The Departed is a 2006 film about Irish gangsters in Boston, MA, and the police who pursue them.
Kast & Kru
- Directed by Martin Scorsese
- Written by William Monahan, Felix Chong & Siu Fai Mak (story)
- Featuring Leonardo DiCaprio, Matt Damon, Jack Nicholson, Vera Farmiga, Martin Sheen, Mark Wahlberg, Anthony Anderson, Alec Baldwin, Ray Winstone
Frank Costello (Nicholson) is an Irish mob boss in Boston, Massachusetts. Back in the 1970s, Goodfellas-style, he took a neighbourhood kid, Colin Sullivan, under his wing, giving him cash money in exchange for little jobs.
Under Costello’s patronage, Sullivan studies hard and grows up to become Matt Damon (hey, he was lucky, his twin sister became Ben Affleck). Sullivan joins the filth, and is soon recognised to be a high flyer in the Massachusetts State Police. He is assigned to the Undercover Division – in fact *GASP!* to the very same unit tasked with bringing down Frank Costello!!! Whouldathunkit!!!
So, right, first ball in play: Bad guy has man on inside of good guy’s team. Father figure stuff. Irish stereotypes.
Meanwhile… One of Sullivan class mates at the University of Verbals & Falling Down Stairs was one Billy Costigan (DiCaprio). And guess what? Captain Queenan (Sheen, the chief of the Special Investigation Unit – the unit-within-a-unit most interested in taking down Costello – has recruited Costigan to pretend to drop out of pig school, get sent to prison, and then infiltrate Costello’s gang!!! Wow! What a twist!!!
Recap: Good guy has man on inside of bad guy’s team. Father figure stuff. Irish stereotypes.
Anyhow, Colin’s hunting down the mole inside Costello’s crew, whilst Billy’s trying to live as a hoodlum whilst reporting back to Queenan and his subordinate, the mouthy Staff Sergeant Dignam (Wahlberg) and, quite frankly, losing it. Oh, and for some plot point or other, Colin has to see a police shrink, Madolyn Maddigan (Farmiga), who – obviously – has just started a relationship with Sullivan.
Yadda yadda yadda, Nicholson hams around like bacon-flavoured heffalump (nice hat, mind), Sheen does his I’m-squinting-I-must-be-serious schtick, Wahlberg monotones his lines, DiCaprio and Damon ‘play cat and mouse’ etc. Not much for the ladies to do, I’m afraid, except sorta make up the numbers for the SAG quota. Farmiga’s good in it, just not really given anything to do except get walked over. Did I mention that Ray Winstone is in this? As an Irish-American pyromaniac gangster no less!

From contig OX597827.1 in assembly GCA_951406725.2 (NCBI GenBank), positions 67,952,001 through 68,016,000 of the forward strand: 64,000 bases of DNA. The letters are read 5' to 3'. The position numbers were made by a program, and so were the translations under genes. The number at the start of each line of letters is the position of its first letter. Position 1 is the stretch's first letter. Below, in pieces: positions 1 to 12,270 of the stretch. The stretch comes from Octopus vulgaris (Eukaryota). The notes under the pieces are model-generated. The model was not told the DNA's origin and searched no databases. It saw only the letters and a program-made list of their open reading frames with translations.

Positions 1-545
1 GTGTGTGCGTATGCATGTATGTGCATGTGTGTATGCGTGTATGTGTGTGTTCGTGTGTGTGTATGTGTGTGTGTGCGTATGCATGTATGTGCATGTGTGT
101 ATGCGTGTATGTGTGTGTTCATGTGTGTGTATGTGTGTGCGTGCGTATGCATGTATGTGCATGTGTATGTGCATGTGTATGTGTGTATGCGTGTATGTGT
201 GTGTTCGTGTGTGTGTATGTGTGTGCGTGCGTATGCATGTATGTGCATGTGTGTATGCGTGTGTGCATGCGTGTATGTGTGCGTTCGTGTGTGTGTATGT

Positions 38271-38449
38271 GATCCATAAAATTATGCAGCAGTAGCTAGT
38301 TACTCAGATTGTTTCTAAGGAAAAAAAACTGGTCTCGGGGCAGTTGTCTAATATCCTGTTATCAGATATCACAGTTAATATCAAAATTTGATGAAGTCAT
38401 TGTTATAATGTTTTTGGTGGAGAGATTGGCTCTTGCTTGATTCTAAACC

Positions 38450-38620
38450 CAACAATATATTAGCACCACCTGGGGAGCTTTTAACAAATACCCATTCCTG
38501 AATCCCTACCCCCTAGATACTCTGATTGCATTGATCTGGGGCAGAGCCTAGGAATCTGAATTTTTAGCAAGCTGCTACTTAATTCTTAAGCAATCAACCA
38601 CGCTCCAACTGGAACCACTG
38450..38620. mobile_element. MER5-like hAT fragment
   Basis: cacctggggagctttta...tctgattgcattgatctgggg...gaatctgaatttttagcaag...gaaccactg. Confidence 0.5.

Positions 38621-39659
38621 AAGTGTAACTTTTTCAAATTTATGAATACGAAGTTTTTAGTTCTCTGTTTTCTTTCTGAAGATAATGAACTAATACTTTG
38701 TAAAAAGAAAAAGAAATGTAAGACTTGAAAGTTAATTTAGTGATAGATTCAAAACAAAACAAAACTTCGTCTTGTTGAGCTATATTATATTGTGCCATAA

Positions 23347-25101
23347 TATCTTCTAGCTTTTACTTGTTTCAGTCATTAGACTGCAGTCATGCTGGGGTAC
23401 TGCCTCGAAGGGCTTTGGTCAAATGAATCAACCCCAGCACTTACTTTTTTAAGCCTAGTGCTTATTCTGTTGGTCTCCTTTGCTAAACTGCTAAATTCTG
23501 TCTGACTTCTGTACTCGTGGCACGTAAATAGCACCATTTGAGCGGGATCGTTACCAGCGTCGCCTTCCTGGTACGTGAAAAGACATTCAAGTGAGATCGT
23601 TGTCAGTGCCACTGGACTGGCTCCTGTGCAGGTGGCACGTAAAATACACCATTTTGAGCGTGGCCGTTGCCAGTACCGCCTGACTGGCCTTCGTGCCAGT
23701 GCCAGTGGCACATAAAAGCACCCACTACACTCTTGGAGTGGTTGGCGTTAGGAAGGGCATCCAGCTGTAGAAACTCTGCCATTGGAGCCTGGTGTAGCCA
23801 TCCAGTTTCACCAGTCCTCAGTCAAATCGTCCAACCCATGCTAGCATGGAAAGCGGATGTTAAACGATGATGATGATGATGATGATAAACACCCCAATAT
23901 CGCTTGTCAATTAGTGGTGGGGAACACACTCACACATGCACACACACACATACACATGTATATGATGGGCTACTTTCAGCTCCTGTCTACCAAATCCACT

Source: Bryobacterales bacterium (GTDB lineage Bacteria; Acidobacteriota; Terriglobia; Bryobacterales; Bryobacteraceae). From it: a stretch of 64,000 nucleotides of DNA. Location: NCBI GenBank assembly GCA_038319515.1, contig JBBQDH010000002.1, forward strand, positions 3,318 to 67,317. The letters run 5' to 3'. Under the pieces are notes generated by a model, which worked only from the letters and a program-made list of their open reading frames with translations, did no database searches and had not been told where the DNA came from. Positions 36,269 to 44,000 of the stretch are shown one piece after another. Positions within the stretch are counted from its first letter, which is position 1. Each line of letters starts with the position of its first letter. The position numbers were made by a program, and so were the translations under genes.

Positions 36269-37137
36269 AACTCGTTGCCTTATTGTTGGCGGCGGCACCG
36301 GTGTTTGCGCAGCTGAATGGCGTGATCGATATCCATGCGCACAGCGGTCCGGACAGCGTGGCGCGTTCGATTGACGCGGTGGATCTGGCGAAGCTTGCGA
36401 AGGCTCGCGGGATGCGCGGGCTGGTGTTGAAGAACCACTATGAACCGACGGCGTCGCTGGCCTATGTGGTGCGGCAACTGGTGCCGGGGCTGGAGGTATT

Oh yeah, back to the plot – Colin and Billy dance the dance around each other for a bit, getting closer and closer to figuring out the respective moles, but then Queenan is killed, one of Costello’s senior boys is shot dead, Billy goes more off the rails, Dignam gets suspended, Colin gets promoted, Madolyn is up the duff, there’s a showdown on a rooftop, lotsa shooting, a funeral, and a bit of a surprise ending. Ish.
It’s kinda based on the Hong Kong action flick Infernal Affairs.
It’s a peculiar film in its structure and in the way it unfolds; to me it feels like a two and a half hour trailer, with the same sort of distance between the audience and the material, like watching a film through a narc haze or something. That’s not to say it’s not thoroughly professionally executed – the performances are pretty much uniformly good, and believable within the parameters of the piece – but it’s a film at a remove. However much I concentrate on watching it, it feels like its holding me at arms length. Perhaps in large part this is to do with the editing, which teases, suggesting the promise of longer scenes but then cutting to the next (a by product of the large amount of material we have to get through, I guess), but, fuck it, who knows.
But you know when you’re watching the second or fifth or whatever part of a mini-series? And the first half an hour is just endless catching up on what’s already happened? Everything edited together, all plot points and action and the odd line, but rattling through it, no time for characterisation except the odd caustic line or whatnot? Well, The Departed is that for two and a half fucking hours.
Yet despite the moaning, there’s some decent stuff in there, and the final half hour rattles along nicely, if only Scorcese coulda done that the whole flick through. Can’t really fault the main performances, just there’s not a lot for them to do some of the time. And there’s just too many decent actors relegated to mid-ground mugging (like Alec Baldwin).
Fuck it, it scooped Oscars & shit, so what does Scorsese care?